Now I do the same. I am particularly good at math. I was a math major in college and I remember pretty well how to do high school math (and everything before high school). I am also good with science. I may not remember in detail how to do everything in these subjects, but I can refresh myself when needed and tutor others. Knowing this about myself I have offered myself to the homeschool moms in my church. Because I love these women and their children, I want to see them succeed at homeschooling, so more than once I have made a commitment to stand beside a mom and get her child through the math classes.
Because I am helping them, not replacing them, I expect the moms to try to teach their children before they come to me. I learned a long time ago that each person learns differently. What I have also noticed is that most people teach differently as well. Problems usually arise when the teacher cannot teach in a method that the learner will learn. That is when I step in. I try teaching the student in ways other than what their parent had tried and we usually succeed. My friends seem to appreciate that I reinforce the work habits that they have tried to instill in their students and we all grow a little closer as friends for having worked together.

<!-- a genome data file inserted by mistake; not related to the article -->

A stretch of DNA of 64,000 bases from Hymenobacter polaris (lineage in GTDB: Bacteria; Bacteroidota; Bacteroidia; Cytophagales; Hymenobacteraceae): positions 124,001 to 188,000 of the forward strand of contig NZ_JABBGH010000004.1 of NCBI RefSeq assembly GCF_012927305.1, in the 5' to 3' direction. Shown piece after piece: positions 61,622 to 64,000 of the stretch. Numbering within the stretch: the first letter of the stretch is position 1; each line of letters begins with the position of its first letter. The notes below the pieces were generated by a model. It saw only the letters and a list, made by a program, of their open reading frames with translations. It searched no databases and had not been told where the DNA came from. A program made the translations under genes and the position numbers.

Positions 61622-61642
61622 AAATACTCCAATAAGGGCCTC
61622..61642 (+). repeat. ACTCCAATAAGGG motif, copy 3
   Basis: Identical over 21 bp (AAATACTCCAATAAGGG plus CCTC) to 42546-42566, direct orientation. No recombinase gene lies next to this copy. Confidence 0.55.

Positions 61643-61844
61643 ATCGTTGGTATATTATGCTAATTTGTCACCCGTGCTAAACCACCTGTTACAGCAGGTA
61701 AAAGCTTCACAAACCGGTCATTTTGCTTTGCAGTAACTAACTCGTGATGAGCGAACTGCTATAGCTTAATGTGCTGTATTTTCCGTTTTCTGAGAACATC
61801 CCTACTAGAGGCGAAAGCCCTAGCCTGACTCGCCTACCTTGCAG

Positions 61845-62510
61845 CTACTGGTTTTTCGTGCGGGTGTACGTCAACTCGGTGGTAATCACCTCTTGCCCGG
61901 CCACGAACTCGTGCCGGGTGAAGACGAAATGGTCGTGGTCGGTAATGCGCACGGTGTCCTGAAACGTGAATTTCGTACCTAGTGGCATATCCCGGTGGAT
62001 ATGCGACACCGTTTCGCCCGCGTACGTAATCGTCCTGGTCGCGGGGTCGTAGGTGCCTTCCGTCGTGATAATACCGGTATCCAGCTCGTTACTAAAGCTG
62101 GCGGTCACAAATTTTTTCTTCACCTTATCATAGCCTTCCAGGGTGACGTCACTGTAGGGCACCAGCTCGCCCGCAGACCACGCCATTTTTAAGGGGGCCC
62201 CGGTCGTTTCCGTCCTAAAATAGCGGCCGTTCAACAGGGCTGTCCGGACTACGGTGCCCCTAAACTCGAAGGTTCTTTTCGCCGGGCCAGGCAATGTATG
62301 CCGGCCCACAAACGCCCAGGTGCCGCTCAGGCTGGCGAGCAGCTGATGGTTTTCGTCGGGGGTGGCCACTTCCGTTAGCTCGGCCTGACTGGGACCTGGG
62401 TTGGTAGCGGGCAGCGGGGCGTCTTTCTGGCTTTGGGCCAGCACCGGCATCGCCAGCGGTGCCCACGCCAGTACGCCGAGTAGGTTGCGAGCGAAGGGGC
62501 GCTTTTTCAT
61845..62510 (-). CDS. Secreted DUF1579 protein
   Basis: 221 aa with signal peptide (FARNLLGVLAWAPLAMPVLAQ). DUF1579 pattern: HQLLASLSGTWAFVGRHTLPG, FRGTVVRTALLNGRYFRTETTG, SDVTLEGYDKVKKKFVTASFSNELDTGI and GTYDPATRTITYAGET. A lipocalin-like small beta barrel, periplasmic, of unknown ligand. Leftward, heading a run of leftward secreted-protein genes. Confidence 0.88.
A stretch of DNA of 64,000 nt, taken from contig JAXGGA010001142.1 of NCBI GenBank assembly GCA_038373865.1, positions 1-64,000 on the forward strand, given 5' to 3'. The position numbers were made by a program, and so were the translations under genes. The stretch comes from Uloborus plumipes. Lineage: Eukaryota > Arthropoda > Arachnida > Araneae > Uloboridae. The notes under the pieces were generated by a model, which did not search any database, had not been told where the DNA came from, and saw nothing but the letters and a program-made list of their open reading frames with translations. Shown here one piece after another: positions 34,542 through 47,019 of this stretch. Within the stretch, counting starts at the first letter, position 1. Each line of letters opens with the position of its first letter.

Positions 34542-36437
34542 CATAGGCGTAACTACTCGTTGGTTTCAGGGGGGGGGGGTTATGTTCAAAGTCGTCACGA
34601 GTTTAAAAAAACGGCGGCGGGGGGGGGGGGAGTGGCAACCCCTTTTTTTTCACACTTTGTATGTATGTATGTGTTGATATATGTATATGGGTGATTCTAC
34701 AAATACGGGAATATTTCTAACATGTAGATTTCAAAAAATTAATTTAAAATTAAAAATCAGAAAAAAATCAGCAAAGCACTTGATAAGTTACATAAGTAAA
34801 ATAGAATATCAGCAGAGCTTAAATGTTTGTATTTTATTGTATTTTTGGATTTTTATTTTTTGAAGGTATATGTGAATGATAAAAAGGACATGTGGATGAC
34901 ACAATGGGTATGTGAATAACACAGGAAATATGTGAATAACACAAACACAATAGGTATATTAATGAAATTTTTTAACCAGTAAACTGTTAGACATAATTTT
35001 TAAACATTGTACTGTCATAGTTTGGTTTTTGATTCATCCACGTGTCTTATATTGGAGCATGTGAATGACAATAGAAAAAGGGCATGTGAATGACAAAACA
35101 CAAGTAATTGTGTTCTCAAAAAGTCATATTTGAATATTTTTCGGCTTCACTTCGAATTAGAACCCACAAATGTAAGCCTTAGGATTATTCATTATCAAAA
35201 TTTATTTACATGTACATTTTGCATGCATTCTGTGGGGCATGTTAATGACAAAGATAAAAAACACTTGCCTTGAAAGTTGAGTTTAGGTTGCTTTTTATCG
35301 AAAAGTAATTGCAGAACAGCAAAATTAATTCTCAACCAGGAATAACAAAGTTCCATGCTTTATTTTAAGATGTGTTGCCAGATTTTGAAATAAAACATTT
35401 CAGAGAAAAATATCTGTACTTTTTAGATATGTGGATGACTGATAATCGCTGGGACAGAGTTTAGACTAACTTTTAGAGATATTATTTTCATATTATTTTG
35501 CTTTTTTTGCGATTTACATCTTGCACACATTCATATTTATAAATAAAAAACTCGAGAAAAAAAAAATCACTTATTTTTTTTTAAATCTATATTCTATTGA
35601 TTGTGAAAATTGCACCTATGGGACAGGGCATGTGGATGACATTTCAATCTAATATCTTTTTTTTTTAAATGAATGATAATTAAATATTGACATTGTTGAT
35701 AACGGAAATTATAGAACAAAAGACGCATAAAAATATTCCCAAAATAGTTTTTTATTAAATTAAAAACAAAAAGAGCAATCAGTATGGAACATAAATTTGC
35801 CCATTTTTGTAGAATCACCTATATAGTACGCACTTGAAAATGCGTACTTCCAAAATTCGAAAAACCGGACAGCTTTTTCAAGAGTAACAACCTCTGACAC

I’ve briefly described different types of tutoring. Sometimes the tutor takes over completely. Other times the tutor trains the parent/teacher as well as teaching the student. The last way was to help students through difficult section of the material while still allowing the parent/teacher to do most of the teaching. The last type of tutoring actually involves adult students.
We had a young lady join our church years ago who had a nominal public school education. She turned her life over to the Lord and made drastic changes to her life. She was amazing to watch. She realized that the trade she had learned was insufficient to carry her through all that God had called her to. She decided to go to college. While she could have enrolled at the local community college and struggled through the remedial classes they offered she was offered a better option. My dear friend Meredith offered to tutor her in subjects which would better prepare her for college than what she had previously taken.